We want to extend our heartfelt gratitude to the many thousands of supporters worldwide who joined together to support this campaign, going all the way back to the days following Chelsea’s arrest in Iraq, June 2010. With your help, we were able to successfully cover 100% of Chelsea Manning’s legal fees throughout her court martial (nearly $400,000) and mount a huge publicity campaign to raise awareness about her situation. We are also deeply proud to have contributed toward the ongoing legal fees associated with Chelsea’s appeal (over $400,000). Continue reading →
President Obama has commuted all but four months of the remaining prison sentence of Chelsea Manning, the former US Army Intelligence Analyst serving 35-years for releasing classified information. Chelsea’s attorney Nancy Hollander, who spoke with President Obama’s counsel earlier today, confirms that “Chelsea will walk out of Fort Leavenworth a free woman in four months, on May 17th.”
The Chelsea Manning Support Network applauds this decision by outgoing President Barack Obama, and extends our heartfelt gratitude. A commutation can not be reversed by a future president.
“Today’s fantastic news goes a long way to making amends for the brutal treatment Chelsea was illegally subjected to while awaiting trial at the Quantico Marine Brig. It’s tragic that Chelsea had to spend 7-years imprisoned for releasing documents that should never have been classified in the first place, and were clearly in the public interest,” stated Courage to Resist Project Director and Chelsea Manning Support Network co-founder Jeff Paterson. “All of us who worked on Chelsea’s behalf are overjoyed.”Continue reading →
By Diana Tourjee, Broadly (Vice). December 29, 2016
In 2010, Chelsea Manning leaked thousands of classified documents in an attempt to shed light on the “true cost of war” in the Middle East. But while other whistleblowers continue to attract media attention and concern, Manning is locked in a maximum-security prison, six years into a 35-year sentence. On the heels of a last appeal to President Obama for clemency, Manning tells Broadly about her struggle for visibility and justice. Continue reading at Broadly (Vice)
U.S. military veteran Larry Colburn died on Tuesday of liver cancer at his home in Georgia at the age of 67. He was best known for intervening to stop the 1968 , during the Vietnam War. Colburn was part of a three-person helicopter crew that confronted fellow U.S. soldiers who were slaughtering hundreds of innocent Vietnamese villages. Colburn was 18 years old when he agreed to stand alongside his crew members, Hugh Thompson and Glenn Andreotta. The three threatened to fire on U.S. troops if they continued the massacre. Continue reading →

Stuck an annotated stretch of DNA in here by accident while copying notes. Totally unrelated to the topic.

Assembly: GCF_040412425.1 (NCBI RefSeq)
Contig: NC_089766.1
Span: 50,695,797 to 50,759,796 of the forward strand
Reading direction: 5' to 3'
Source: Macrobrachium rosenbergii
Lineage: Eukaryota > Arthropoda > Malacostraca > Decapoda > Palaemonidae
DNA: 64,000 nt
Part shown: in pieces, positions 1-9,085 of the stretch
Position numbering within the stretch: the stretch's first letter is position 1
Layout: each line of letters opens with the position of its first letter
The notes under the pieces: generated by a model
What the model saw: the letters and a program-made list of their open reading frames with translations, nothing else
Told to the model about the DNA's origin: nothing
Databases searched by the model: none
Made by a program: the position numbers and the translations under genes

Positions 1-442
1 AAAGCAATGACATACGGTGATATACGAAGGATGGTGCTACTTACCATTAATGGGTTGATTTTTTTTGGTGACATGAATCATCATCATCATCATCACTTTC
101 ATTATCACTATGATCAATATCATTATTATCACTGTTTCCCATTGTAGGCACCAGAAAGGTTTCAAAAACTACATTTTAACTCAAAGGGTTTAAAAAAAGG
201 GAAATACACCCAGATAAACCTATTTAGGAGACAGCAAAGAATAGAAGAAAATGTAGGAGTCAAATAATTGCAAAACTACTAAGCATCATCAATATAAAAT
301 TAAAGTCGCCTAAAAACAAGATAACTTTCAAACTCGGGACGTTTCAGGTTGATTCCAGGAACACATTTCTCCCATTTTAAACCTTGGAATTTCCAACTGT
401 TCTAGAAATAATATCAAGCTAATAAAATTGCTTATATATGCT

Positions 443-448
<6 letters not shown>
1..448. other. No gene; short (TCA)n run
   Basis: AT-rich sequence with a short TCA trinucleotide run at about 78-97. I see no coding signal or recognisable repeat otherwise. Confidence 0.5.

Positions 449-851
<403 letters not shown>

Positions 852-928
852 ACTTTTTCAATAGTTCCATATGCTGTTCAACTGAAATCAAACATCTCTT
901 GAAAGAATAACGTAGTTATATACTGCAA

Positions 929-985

We’ll need to come together in 2017, to collectively find the courage to resist the endless torrent of horrendous policies, proposals, and nominations spewing forth daily from the Trump regime. History demands of us a movement of resistance to beat back these horrific attacks on the earth, women, religious and ethnic minorities, immigrants and refugees, LGBT loved ones, the disabled, organized labor, and generally speaking, human decency.
With your help, Courage to Resist will continue to support the troops who refuse to fight. Meanwhile, we’ll be look for ways to expand our mission in order to defend military and government whistle-blowers and conscientious truth-tellers, while opposing the criminalization of dissent and the militarization of police, here in the United States.
The undisputed majority of people did not vote for the snake-oil-salesman-in-chief with fascist tendencies. The overwhelming majority of people favor a better world. It’s now painfully clear that it’ll be up to us—a people-powered movement—to make that better world a reality.
Thank you again for your support last year. We hope that you’ll renew your pledge to resist!
Lawmakers have officially dropped plans to make women register for the draft, instead opting for a review of the ongoing need for the Selective Service System.
The controversial provision had been part of early drafts of the annual defense authorization bill, and narrowly passed a House Armed Services Committee vote last spring. A Senate panel followed suit a few months later. Continue reading →